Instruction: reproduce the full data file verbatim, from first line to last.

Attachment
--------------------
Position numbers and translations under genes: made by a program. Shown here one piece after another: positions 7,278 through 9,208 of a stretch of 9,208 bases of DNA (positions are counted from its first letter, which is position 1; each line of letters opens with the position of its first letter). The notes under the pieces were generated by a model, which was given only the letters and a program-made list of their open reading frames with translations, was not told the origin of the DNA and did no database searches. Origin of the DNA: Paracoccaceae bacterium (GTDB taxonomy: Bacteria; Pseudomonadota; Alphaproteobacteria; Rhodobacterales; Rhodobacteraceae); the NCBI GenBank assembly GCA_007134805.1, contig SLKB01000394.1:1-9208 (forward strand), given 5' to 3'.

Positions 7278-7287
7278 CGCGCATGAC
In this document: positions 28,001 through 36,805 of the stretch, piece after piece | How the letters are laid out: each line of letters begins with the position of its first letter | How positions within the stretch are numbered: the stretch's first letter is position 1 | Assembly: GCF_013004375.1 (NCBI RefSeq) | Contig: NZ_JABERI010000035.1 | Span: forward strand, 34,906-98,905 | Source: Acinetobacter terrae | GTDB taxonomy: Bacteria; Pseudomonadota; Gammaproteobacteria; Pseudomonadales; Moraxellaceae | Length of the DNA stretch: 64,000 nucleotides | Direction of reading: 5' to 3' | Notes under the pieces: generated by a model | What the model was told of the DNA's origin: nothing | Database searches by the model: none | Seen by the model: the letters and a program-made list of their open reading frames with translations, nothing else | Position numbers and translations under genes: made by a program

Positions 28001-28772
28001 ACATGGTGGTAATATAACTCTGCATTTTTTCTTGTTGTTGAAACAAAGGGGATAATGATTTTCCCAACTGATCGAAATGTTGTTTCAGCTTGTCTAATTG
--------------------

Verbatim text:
Position numbers and translations under genes: made by a program. Shown here one piece after another: positions 7,278 through 9,208 of a stretch of 9,208 bases of DNA (positions are counted from its first letter, which is position 1; each line of letters opens with the position of its first letter). The notes under the pieces were generated by a model, which was given only the letters and a program-made list of their open reading frames with translations, was not told the origin of the DNA and did no database searches. Origin of the DNA: Paracoccaceae bacterium (GTDB taxonomy: Bacteria; Pseudomonadota; Alphaproteobacteria; Rhodobacterales; Rhodobacteraceae); the NCBI GenBank assembly GCA_007134805.1, contig SLKB01000394.1:1-9208 (forward strand), given 5' to 3'.

Positions 7278-7287
7278 CGCGCATGAC
In this document: positions 28,001 through 36,805 of the stretch, piece after piece | How the letters are laid out: each line of letters begins with the position of its first letter | How positions within the stretch are numbered: the stretch's first letter is position 1 | Assembly: GCF_013004375.1 (NCBI RefSeq) | Contig: NZ_JABERI010000035.1 | Span: forward strand, 34,906-98,905 | Source: Acinetobacter terrae | GTDB taxonomy: Bacteria; Pseudomonadota; Gammaproteobacteria; Pseudomonadales; Moraxellaceae | Length of the DNA stretch: 64,000 nucleotides | Direction of reading: 5' to 3' | Notes under the pieces: generated by a model | What the model was told of the DNA's origin: nothing | Database searches by the model: none | Seen by the model: the letters and a program-made list of their open reading frames with translations, nothing else | Position numbers and translations under genes: made by a program

Positions 28001-28772
28001 ACATGGTGGTAATATAACTCTGCATTTTTTCTTGTTGTTGAAACAAAGGGGATAATGATTTTCCCAACTGATCGAAATGTTGTTTCAGCTTGTCTAATTG